"I've gotten a million letters from kids who are dedicated," says Hopman. "They all say how willing they are to work, but when they arrive, they usually drift away from the hard part of it." But Bonnie had already learned the rigors of training as a gymnast. "When other youngsters would be eating lunch," says Hopman, "she'd be out serving shopping baskets full of balls."
Gadusek hit so many serves that she developed tendinitis and a bone chip in her right elbow. She had to wear a cast for eight weeks and play lefthanded. She says her stint as a southpaw helped her with her two-handed backhand. While her arm was in a cast, she ran cross-country for Pinellas Park (Fla.) High in 1978. She still holds the school's two-mile record for girls. She even had a contingency plan if her arm didn't return to tennis form. "I think I'll take up golf," she told Sylvia. "If I can't be the best tennis player, I'll be the best golfer."
Gadusek's life has continued to be plagued by injuries. Three and a half years ago she played the round of 16 of the national junior championships with a stress fracture in her left foot. Afterward, she was in a cast for six weeks. At another junior tournament, in Caracas, she tore ligaments in her right ankle. Another six weeks in a cast. She now plays with a knee brace. Her right knee is the only visible part of her that isn't suntanned.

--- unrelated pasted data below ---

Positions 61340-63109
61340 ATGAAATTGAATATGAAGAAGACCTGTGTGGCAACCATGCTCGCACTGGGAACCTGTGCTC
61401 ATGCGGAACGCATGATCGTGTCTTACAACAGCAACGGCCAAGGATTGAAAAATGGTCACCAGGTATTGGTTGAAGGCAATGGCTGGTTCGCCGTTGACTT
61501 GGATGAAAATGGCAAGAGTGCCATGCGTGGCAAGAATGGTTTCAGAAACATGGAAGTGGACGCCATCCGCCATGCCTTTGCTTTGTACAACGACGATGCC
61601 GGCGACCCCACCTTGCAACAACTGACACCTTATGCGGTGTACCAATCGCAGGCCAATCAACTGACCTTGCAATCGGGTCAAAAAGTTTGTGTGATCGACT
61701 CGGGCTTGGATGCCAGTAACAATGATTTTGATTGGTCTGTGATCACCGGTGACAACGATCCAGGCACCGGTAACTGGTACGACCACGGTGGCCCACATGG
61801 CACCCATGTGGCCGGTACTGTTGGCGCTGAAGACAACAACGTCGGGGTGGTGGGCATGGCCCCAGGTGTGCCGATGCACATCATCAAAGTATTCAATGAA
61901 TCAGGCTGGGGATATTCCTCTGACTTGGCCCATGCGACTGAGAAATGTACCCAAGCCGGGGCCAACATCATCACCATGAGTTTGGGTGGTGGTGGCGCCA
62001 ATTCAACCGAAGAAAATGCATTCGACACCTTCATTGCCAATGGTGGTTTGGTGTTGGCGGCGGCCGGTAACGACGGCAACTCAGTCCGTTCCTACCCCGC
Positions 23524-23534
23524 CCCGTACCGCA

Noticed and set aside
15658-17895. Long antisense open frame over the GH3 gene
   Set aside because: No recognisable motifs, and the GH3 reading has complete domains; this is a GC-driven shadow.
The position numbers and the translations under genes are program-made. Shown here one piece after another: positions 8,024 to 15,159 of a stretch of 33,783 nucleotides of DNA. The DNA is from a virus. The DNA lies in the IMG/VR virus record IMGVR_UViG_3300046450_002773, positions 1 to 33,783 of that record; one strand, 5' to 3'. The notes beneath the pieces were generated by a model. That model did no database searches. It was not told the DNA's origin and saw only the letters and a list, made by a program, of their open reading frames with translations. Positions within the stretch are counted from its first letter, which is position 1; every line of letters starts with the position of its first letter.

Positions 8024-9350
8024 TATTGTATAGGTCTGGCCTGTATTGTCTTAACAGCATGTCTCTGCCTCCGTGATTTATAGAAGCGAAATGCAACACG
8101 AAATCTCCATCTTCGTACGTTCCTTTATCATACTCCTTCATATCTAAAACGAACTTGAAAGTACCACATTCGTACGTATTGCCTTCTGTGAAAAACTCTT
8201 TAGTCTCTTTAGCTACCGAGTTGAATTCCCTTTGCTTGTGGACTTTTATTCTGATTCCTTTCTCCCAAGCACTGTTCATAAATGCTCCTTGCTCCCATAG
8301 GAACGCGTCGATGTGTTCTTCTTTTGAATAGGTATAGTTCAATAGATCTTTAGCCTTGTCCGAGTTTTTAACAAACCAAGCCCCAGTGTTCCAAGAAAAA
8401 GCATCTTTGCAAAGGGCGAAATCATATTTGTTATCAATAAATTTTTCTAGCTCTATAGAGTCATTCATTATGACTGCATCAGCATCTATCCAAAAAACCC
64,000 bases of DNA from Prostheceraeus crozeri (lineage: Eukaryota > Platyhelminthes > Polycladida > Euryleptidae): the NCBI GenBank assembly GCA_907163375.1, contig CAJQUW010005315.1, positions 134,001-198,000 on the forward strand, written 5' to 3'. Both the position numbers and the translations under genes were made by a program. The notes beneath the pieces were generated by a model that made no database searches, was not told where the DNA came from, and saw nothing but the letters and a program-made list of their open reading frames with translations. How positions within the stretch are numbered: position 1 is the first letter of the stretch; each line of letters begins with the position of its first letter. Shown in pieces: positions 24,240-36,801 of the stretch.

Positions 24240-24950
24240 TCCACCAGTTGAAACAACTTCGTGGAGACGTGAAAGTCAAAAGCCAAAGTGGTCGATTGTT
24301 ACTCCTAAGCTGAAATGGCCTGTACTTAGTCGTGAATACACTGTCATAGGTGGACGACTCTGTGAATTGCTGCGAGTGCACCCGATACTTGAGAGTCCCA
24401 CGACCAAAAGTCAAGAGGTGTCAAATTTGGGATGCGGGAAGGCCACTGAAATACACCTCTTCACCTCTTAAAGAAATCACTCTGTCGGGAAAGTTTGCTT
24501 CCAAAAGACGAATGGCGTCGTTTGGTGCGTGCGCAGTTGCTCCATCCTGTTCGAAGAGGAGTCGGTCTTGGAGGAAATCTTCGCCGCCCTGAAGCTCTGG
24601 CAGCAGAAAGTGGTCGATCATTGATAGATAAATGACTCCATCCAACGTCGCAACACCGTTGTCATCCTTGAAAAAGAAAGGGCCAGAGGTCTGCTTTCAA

Most top players have their private tennis gurus—Martina Navratilova's is Mike Estep, for instance—and two summers ago Jim Rosenthal joined Gadusek. Though Gadusek dropped Rosenthal as road coach last November, she still calls him for advice and follows the grueling exercise program he designed for her. "Jim pushed me to my limit and sometimes more," says Gadusek. Rosenthal, 41, used to sit at her matches, charting where each shot landed, like the choreographer of a difficult ballet. This function is now performed by Joe Brandi, a Hopman apostle. Hopman doesn't think much of charts, however; he says you can't beat an opponent with statistics.
She has a strong ground game, but as one insider says, "She plays like her mind's in a plaster cast." Her major drawbacks are lack of speed and her inconsistent serve.
Chris Evert Lloyd doesn't think Gadusek will progress much further. She says Gadusek is too injury-prone and loses too often to lower-ranked players. "To be in the top five you have to have something dangerous," says Evert Lloyd. "With Pam Shriver, it's her serve and size. With Martina, it's her strength and aggressiveness. With me, it's my mental makeup and my steadiness. With Bonnie, I don't see any weapon like that. If she did break in, it would be on desire, not talent."
And Gadusek, too, worries about how long she'll survive in the mad tea party of women's tennis. "I don't want to come through the looking glass," she says. "I want to stay in the fantasy world. You're always O.K. there; when you come back into the room, it's boring. There's nothing to dodge and overcome. When Alice came back, she wasn't the special person everyone had their eyes on anymore. She was Alice in her room, not Alice in Wonderland."